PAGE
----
The stock market rallied Wednesday afternoon after the United States (US) Senate announced a last-minute agreement to avoid a United States default and reopen the government on the 16th day of the shutdown.
The Dow Jones industrial average shot up by 206 points, or 1.4 per cent, to 15,373.83 in early afternoon trading after the deal was announced.
Despite the gridlock, stock investors have stayed largely calm throughout the latest twists in the current fiscal drama in Washington. Even before Wednesday's news, the Standard & Poor's 500 index and the Dow Jones industrial average were up for the month.
"Investors have become, unfortunately, accustomed to some of the dysfunction," said Eric Wiegand, a senior portfolio manager at US Bank. "It's become more the norm than the exception."
The Standard & Poor's 500 index rose 23.48 points, or 1.4 per cent, to 1,721.54 Wednesday, just four points from its all-time high of 1,725 set September 18.
The Nasdaq composite rose 45.42 points, or one per cent, to 3,839.43.
US$16.7 Trillion CEILING
Without a debt deal, the United States would have hit the October 17 deadline after which it could no longer borrow money to pay its bills, increasing the chance of a default on government debt of US$16.7 trillion.
The market for US Treasury bills reflected relief among bond investors. The yield on the one-month T-bill dropped to 0.20 per cent from 0.40 per cent Wednesday morning, an extraordinarily large move. The decline means that investors consider the bill to be less risky.
The yield on the 10-year bond edged down to 2.71 per cent from 2.74 per cent Tuesday. Yields on longer-term US government debt haven't moved as much as those on short-term debt because investors believed that the government would work out a longer-term solution.
The feeling among traders in recent days was that panicking and pulling money out of the market would hurt their investments.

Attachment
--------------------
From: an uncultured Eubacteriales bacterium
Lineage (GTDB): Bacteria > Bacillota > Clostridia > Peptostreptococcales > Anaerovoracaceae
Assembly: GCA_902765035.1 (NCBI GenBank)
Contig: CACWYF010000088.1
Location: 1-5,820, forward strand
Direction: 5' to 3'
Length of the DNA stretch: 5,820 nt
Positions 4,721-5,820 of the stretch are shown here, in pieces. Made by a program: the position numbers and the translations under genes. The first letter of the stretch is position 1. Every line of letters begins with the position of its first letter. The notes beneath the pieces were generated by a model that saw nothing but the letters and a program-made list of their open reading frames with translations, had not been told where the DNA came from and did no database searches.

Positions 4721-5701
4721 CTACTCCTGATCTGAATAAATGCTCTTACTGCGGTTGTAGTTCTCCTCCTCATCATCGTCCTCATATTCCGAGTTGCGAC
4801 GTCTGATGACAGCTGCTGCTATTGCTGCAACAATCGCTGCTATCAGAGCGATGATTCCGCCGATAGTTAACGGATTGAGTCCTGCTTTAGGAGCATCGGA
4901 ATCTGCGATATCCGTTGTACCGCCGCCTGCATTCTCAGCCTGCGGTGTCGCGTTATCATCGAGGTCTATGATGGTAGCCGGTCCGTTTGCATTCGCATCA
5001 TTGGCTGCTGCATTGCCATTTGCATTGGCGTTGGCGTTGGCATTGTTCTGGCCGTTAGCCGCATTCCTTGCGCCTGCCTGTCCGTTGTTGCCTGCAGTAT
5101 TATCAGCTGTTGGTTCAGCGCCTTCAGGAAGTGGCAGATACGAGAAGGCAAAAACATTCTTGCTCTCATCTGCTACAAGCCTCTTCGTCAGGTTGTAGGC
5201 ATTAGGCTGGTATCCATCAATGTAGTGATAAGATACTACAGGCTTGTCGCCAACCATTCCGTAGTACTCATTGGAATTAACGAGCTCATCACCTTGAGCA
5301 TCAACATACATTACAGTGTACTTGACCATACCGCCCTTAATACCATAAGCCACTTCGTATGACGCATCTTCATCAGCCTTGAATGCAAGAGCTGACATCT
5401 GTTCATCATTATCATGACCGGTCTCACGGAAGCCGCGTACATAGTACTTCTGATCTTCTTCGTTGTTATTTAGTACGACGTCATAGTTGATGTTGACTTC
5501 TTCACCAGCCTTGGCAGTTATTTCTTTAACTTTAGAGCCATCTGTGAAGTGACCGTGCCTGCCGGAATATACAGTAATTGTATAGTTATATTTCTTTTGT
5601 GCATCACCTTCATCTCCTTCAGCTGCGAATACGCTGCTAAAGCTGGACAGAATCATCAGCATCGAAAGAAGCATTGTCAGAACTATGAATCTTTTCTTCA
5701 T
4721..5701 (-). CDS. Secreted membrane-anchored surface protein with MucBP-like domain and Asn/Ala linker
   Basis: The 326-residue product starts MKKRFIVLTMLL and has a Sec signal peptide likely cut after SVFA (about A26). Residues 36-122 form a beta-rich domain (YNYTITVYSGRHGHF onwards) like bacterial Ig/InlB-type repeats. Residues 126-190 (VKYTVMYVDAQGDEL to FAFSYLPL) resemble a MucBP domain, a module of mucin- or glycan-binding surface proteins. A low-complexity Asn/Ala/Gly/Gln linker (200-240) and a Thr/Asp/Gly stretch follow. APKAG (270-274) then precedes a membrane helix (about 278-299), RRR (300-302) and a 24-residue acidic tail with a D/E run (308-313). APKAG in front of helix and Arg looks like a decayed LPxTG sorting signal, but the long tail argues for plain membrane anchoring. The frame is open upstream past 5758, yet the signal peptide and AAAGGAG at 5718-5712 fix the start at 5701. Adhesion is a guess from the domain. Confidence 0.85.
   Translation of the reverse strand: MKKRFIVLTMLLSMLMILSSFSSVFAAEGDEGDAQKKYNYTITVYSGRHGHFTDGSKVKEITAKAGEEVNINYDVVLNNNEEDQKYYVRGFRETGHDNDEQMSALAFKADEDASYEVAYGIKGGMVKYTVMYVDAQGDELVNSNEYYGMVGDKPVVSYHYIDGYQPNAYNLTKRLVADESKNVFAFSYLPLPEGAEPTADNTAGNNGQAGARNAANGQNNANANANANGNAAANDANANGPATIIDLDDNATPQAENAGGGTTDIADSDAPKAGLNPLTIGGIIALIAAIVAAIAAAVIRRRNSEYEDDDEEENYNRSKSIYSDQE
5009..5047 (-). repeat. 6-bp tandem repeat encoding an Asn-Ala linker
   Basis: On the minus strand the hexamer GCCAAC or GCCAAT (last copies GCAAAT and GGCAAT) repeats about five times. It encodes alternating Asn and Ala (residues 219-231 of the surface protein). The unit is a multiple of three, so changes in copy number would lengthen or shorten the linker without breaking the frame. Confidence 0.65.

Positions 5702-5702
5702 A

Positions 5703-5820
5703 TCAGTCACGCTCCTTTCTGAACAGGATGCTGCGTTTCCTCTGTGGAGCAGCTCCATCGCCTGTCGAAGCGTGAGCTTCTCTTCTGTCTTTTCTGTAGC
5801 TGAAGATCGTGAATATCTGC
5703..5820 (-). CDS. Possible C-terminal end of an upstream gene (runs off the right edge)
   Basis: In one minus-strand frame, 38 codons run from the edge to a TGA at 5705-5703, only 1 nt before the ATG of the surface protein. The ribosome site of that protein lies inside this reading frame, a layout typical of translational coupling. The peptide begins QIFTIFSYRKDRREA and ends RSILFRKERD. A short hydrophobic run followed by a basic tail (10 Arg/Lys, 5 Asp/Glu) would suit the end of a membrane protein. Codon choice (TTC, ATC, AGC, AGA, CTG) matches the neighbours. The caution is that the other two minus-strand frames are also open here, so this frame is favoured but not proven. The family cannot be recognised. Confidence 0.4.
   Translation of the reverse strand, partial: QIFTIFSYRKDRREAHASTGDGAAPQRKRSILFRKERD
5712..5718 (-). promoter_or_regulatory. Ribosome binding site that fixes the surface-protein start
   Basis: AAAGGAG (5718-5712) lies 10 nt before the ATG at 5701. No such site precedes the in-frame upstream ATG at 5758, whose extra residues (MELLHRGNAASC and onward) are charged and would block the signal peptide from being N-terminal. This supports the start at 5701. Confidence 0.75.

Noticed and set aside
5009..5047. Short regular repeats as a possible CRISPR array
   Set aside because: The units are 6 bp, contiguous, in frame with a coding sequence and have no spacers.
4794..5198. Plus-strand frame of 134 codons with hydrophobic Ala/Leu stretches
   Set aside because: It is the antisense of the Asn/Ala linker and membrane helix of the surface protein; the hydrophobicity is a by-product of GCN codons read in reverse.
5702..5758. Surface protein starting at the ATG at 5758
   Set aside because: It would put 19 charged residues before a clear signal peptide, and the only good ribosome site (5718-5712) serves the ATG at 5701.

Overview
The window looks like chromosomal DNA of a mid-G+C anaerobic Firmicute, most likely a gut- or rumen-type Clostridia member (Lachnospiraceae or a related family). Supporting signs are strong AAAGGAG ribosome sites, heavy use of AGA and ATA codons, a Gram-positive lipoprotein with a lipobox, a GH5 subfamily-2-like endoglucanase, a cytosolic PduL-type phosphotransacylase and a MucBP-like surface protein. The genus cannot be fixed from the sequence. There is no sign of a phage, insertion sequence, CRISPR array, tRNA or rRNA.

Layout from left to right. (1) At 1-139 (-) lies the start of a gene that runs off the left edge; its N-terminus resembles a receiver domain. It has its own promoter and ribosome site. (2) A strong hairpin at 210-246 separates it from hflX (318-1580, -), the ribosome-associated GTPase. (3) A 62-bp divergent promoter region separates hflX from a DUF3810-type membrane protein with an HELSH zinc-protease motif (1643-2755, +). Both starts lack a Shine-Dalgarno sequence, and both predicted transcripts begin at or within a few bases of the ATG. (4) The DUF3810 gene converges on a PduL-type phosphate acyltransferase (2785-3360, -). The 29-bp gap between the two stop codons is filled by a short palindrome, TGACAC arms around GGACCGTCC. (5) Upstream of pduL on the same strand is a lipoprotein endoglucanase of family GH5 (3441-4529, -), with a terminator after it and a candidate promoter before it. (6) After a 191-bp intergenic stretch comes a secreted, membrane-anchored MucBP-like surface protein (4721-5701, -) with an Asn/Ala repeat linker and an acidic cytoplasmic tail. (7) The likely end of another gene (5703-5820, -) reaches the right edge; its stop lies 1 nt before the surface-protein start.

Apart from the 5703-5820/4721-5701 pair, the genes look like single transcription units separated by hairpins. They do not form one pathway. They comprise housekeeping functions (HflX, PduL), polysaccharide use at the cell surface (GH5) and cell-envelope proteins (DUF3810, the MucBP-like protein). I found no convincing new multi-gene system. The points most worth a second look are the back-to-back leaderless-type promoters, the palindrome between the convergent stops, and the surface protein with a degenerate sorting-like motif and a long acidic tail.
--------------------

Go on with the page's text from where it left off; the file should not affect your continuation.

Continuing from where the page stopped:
In the summer of 2011, the Standard & Poor's (S&P) 500 index plunged 17 per cent between early July and early August as lawmakers argued over raising the debt limit and S&P's cut the US credit rating from 'AAA' its highest ranking. The market later recovered.
CONTOURS OF DEAL
Congress was to vote on the Senate deal, which would avert a threatened Treasury default and reopen the government.
"This is a time for reconciliation," said Senate Majority Leader Harry Reid of the agreement he forged with the GOP leader, Senator Mitch McConnell of Kentucky.
McConnell said that, with the accord, Republicans had sealed a deal to have spending in one area of the budget decline for two years in a row, adding, "we're not going back".
Officials said the proposal called for the Treasury to have authority to continue borrowing through February 7, and the government would reopen through January 15.
It also set a mid-December deadline for bipartisan budget negotiators to report on efforts to reach compromise on longer-term issues like spending cuts. And it likely would require the Obama administration to certify that it can verify the income of people who qualify for federal subsidies for medical insurance under the 2010 health care law.